Hidden Housing Crisis

Written by: Jacq Kelly, Policy and Parliamentary Officer (Scotland), Leonard Cheshire Disability

Published: 25/02/2015

Leonard Cheshire are asking for your support for a new petition that aims to make housing across Scotland more accessible.

There’s a quality of life that we should all be able to expect and, for those of us who experience it, we too often take it for granted. That might be easy access to your front door, the ability to leave the house or to see friends or a bathroom that you can get to easily when you’re bleary-eyed and still waking up first thing in the morning and want to  take a shower. That last one can be hard enough when you live in a house that is accessible and meets your needs.

That’s why we are petitioning the Scottish Parliament calling for a commitment to making sure that all new homes in Scotland are built to fully meet all the Lifetime Homes Standards, with at least 10 per cent of new homes built to full wheelchair accessibility standards. Because we hear too many stories about disabled people being unable to leave their homes because their doorways are too narrow to allow access for a wheelchair, or being forced to wash in the mornings in their kitchen sinks because their isn’t an accessible bathroom in the downstairs of their homes.

It isn’t just stories that we hear either. Our research bears out the reality that people are facing. Almost three quarters (71%) of people in Scotland report that they live in a home without an accessible front door and almost 20,000 people with disabilities waiting for homes are on waiting lists.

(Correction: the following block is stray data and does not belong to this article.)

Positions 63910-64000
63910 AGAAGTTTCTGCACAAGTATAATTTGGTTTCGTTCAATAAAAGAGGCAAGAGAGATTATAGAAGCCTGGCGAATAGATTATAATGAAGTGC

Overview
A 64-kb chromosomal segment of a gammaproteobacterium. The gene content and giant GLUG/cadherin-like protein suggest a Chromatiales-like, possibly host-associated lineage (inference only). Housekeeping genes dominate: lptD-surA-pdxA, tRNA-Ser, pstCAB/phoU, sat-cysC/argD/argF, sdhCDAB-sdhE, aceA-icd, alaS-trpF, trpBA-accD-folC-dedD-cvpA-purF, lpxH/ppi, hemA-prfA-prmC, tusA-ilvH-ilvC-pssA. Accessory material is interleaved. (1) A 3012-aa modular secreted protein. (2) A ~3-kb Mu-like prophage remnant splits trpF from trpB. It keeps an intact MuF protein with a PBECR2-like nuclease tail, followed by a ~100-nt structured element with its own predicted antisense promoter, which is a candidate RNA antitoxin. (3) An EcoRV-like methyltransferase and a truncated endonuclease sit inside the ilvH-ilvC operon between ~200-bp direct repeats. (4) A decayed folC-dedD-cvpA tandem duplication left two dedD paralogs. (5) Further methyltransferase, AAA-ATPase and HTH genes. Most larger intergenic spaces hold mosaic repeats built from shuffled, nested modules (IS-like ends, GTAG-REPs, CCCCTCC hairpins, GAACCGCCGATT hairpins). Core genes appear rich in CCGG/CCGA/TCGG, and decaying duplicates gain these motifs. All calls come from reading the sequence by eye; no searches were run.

Present figures show that 500,000 people across the UK become disabled every year. That means homes need to be adaptable, so that in the future they can add grab rails and wet rooms, stairlifts or hoists. But many existing homes can’t be adapted at all, and even with newly built homes, most can’t be adapted cheaply. Critically, in Scotland at the current rate of increase, it would take 62 years for there to be enough wheelchair accessible social housing in Scotland to meet demand.

Apart from the fact that ensuring disabled people have the quality of life that they deserve, it makes financial sense to design disabled-friendly homes. They are, by design, cheaper and easier to adapt than other homes: installing a stair lift in a Lifetime Home can cost as little as £2,500, but if the wall by the stairs is not strong enough, the cost of replacing or reinforcing the wall could be five or ten times that. If a bathroom is big enough for a wheelchair to fit into by design, the only cost to adapt the home may be around £300 to install grab bars. Whereas if the doorway needs to be widened and the wall needs to be strengthened, costs could easily be 30 times higher.

We meet people who are living in homes that cannot be adapted because the money simply is not there. Designing them to disabled-friendly standards in the first place could have meant them being able to enjoy their homes rather than merely existing in them.

We need your help to persuade the Scottish Government to make accessible homes for everyone a priority. Sign our petition before it closes on Monday 2 March 2015: http://www.scottish.parliament.uk/GettingInvolved/Petitions/hiddenhousingcrisis

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Leonard Cheshire Disability

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